New study finds female journalists paid 26 per cent less

New study finds female journalists paid 26 per cent lessA survey of New Zealand journalists shows female journalists, despite outnumbering men in the profession, are significantly disadvantaged in terms of promotion and income.

The survey, part of the 2016 Worlds of Journalism Study, was led by Dr James Hollings, head of journalism at Massey University, and will be published today in Pacific Journalism Review. It shows for the first time that women journalists are paid less than men, despite making up the bulk of the workforce.

The average before tax income of all journalists was $69,400 (in 2015 dollars) but the median after-tax salary of women was 26 percent lower than that of men of equivalent rank and experience. Women were also disadvantaged in terms of promotion; while only half of men work in non-manage­ment roles, two-thirds of women hold non-management roles.

The survey also found New Zealand journalists are working longer hours, and feeling more pressure, both ethically and resource-wise, than they were only two years ago. The dramatic changes in news brought about by the switch to digital dissemination and the rise of social media are reflected in journalists' perceptions of change in their industry.

The survey asked respondents to rate 23 elements that may have altered over the past five years in New Zealand, with one being "weakened a lot" and five being "strengthened a lot".

'Social media, such as Facebook or Twitter' strengthened the most, with a mean rating of 4.8, followed by 'the use of search engines' (4.63), 'user-generated content, such as blogs' (4.4), 'profit-making pressures' (4.35), 'advertising pressures' (4.07) and 'working hours' (4.03).

Journalists are feeling the impact of increasing commercial pressures

There are significant shifts from a previous survey in 2013 – while the ranking of the top three elements is the same, the amount of perceived change has strengthened. Advertising pressures and working hours have now entered the top five, replacing 'the importance of technical skills' (4.0) and 'audience feedback' (also 4.0).

The increasing commercial pressures on journalists were also highlighted by those elements identified as having weakened the most. These were 'time available for researching stories' (1.76), 'the credibility of journalism' (2.25), 'ethical standards' (2.4), and 'journalists' freedom to make editorial decisions' (2.69).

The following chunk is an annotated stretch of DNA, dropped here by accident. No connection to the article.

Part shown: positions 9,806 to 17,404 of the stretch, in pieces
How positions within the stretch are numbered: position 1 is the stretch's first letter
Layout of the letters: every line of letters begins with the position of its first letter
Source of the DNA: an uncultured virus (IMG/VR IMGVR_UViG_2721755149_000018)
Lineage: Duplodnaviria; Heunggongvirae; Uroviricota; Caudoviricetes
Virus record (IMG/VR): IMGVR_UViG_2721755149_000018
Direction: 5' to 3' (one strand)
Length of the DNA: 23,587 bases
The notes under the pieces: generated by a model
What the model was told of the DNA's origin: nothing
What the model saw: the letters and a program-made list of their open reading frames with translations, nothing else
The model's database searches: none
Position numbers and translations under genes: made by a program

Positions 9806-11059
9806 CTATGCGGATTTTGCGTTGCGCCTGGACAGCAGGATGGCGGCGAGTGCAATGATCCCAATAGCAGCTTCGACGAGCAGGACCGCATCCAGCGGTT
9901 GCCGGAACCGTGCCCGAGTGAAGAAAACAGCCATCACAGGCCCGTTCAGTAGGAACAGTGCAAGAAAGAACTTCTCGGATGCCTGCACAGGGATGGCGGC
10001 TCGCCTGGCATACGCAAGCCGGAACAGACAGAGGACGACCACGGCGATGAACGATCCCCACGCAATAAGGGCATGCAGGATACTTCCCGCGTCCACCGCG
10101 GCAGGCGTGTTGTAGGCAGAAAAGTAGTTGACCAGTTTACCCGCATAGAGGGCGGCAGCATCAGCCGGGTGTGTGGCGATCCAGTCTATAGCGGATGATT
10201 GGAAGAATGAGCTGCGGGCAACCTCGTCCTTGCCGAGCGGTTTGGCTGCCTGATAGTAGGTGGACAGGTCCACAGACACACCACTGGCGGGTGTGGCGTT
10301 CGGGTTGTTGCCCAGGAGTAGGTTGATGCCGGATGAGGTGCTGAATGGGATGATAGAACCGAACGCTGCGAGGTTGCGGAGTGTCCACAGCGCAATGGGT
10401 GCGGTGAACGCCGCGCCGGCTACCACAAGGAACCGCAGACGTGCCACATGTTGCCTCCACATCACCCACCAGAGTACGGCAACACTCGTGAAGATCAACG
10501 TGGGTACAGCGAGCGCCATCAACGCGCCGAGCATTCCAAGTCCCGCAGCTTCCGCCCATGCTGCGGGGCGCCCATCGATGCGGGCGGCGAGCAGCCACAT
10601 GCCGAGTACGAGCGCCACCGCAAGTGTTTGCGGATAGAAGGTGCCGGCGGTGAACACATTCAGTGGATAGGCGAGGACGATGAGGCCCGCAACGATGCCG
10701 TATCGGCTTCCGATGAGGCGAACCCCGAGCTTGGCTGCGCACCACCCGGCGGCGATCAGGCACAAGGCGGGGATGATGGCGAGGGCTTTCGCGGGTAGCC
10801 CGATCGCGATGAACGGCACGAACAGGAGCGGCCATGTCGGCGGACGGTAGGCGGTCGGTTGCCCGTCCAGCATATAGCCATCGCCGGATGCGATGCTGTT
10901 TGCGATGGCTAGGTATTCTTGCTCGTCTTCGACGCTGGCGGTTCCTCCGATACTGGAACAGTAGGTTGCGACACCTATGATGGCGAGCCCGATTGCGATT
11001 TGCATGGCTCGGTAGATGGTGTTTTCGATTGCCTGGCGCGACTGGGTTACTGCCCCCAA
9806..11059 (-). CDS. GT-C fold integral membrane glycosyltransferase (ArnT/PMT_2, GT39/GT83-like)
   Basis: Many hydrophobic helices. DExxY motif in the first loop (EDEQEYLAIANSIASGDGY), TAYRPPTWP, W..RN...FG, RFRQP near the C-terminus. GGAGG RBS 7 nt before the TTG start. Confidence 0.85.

The survey also found New Zealand journalists are working longer hours, and feeling more pressure, both ethically and resource-wise.

"It is concerning that journalists feel these changes have affected news quality, with a perception that the credibility of journalism, ethical standards and freedom to make editorial decisions have all fallen," Dr Hollings says.

"Another concern is that, despite evidence of some improvement, Māori, Pasifika, and Asian reporters remain under-represented in newsrooms. Māori make up only 7.9 per cent of the journalism workforce, despite making up 15 per cent of the general population."

On the positive side, journalists are better educated than they have ever been, and overall adherence to ethical standards remains high, Dr Hollings says.

Almost all respondents (96 per cent) agreed with the statement 'Journalists should always adhere to codes of professional ethics, regardless of situation and context'.

Job satisfaction also remains high. Almost four in five (78.6 per cent) stated they were 'some­what' or 'very satisfied' with their job, compared with 82.1 per cent in 2013.

"It is clear that New Zealand journalists, despite these pressures, continue to take their role as guardians of democracy very seriously," Dr Hollings says. "The large number of independent operators captured in this survey suggests that the digital revolution is opening new opportunities for journalists to start their own smaller outlets, a challenge that appears to have been taken up especially by older journalists."

About the study

The research team was made up of Dr James Hollings from Massey University; Dr Folker Hanusch of the University of Vienna, Austria; Dr Ravi Balasubramanian, also of Massey; and Dr Geoff Lealand of Waikato University.

The reserachers interviewed 539 New Zealand professional journalists in December 2015 and January 2016. As part of the Worlds of Journalism Study, the survey was the same as others conducted in 67 countries with more than 27,000 journalists interviewed. Comparative country data is available and results from the next Worlds of Journalism Study will be available in 2020.
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